Culture

Facebook and Equifax Have a Lot in Common

Facebook login page on the screens of a computer and a smart phone. (Natalia Seliverstova/Sputnik via AP)

Facebook and Equifax couldn’t be further apart in the services they offer, but both inflicted intolerable harm on their customers and country. Both are secretive and have resisted any outside inquiry or oversight, but both are now being brought before Congress in sweeping investigations of their wrongdoings.

Equifax and Facebook each have failed at what they profess to be experts at. Equifax had one job to do: protect all of the personal data they hold for most of the county’s adult population.

It’s really not that hard, but because of employee incompetence, hiring a chief security officer with no training, and poor leadership, they failed to keep their computer software up to date, allowing criminals to steal personal data of 143 million Americans, and potentially steal their identity and damage their credit for decades to come.

Facebook is becoming one of the most highly used advertising and news platform. While we think of them as a social website where we can communicate with our friends, their true mission is to keep us engaged by whatever means possible, to learn all of our likes and dislikes, then to feed us stories and ads that will cause us to stay longer.

As a result, it’s become a platform where many get their news and where advertisers are able to target their ads to those most likely to be receptive.

But they failed to adequately vet the news sources, the content, and the ads that automatically appeared on the site. They failed to distinguish between real news and news that was made up to incite and exploit. And they acted as an amplifier to help people spread it to friends.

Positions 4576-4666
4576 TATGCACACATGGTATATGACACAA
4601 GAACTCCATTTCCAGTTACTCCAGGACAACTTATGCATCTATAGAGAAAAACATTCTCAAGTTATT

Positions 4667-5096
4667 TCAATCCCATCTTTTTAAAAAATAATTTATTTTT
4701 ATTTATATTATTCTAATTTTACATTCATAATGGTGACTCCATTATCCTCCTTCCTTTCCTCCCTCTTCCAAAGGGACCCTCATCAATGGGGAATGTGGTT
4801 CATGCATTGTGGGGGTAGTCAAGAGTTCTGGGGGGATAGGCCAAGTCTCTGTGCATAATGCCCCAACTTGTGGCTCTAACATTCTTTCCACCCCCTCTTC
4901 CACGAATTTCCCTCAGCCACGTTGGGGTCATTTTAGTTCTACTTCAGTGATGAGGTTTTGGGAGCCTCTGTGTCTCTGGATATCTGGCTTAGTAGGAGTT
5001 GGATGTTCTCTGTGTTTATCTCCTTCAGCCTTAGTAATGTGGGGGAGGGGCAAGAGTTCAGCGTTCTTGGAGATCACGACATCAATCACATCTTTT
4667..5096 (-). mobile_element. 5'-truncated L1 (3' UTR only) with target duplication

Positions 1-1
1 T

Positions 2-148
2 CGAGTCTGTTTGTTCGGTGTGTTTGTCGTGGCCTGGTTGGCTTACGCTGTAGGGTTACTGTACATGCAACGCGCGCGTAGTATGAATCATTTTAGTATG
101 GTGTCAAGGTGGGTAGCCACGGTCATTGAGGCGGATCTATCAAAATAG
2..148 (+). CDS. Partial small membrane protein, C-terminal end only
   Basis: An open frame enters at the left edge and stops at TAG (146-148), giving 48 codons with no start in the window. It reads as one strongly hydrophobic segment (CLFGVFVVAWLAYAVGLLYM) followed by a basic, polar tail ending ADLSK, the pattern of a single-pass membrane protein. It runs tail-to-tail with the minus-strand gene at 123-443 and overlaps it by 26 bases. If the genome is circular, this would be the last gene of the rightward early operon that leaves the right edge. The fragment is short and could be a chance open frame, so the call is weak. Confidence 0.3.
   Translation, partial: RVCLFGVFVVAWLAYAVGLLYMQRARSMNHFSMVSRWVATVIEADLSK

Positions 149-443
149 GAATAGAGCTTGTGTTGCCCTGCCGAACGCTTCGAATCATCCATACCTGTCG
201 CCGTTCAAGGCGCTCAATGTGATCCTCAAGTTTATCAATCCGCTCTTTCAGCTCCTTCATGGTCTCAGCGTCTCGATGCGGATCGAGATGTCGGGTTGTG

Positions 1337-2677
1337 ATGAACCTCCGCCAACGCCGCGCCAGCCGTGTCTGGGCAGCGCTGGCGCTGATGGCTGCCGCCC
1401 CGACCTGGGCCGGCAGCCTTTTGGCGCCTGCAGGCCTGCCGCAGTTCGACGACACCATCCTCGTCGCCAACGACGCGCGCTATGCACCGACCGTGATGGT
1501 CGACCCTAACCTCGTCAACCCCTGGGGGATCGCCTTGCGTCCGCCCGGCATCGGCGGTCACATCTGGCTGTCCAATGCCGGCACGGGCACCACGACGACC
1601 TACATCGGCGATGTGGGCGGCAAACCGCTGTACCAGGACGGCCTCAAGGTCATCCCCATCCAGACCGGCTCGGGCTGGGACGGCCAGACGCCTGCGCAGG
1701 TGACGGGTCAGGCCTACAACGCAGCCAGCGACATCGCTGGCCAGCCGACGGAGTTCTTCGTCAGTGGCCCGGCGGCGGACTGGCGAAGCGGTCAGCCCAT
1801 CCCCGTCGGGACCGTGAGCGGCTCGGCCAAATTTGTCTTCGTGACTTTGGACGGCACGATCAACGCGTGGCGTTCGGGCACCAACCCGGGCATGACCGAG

Their advertising algorithms allowed others to create advertising campaigns to target people with specific characteristics, whether they were benign or evil.

Both Equifax and Facebook inflicted damage that will last for years. And both failures were the result of arrogant management that is still in denial.

Facebook believed that software algorithms could do a better job than people in creating the ads and supplying the news that we saw. By using algorithms, or formulas that automatically make decisions about what to do, they eliminated human judgment and allowed users to be exploited by criminals and extremists.

Now both companies are being called before Congress in an effort to better understand what happened. They want to learn why Equifax failed to prevent this huge breach and will consider what new laws might be necessary. They want to know why some executives sold their stock between the time the breach was discovered and it was made public. Why a music major with no training was in charge, and why it took so long to disclose.

From Facebook, Congress wants to know just who they sold ads to, from what countries, and how deep this issue goes. And how they vetted news sources. And why it’s possible for buyers of ads to target them to those who are anti-Semitic, Nazis, or anti-black. And Facebook just handed over Russia-linked ads to special prosecutor Robert Mueller under a search warrant

We can be skeptical about whether Congress will do anything. Before the breach was announced, Equifax was lobbying to reduce their liability in the case of a data breach by forcing arbitration.

We can hope that each of these events will be wake-up calls that will prevent their reoccurrence. But based on past behavior, it’ll require new laws and regulations for both companies to change their behavior.

Now you know why these companies are more alike than different: Equifax exposed the personal data of 143 million Americans to Russian cybercriminals, and Facebook exposed American civilians to Russian intelligence.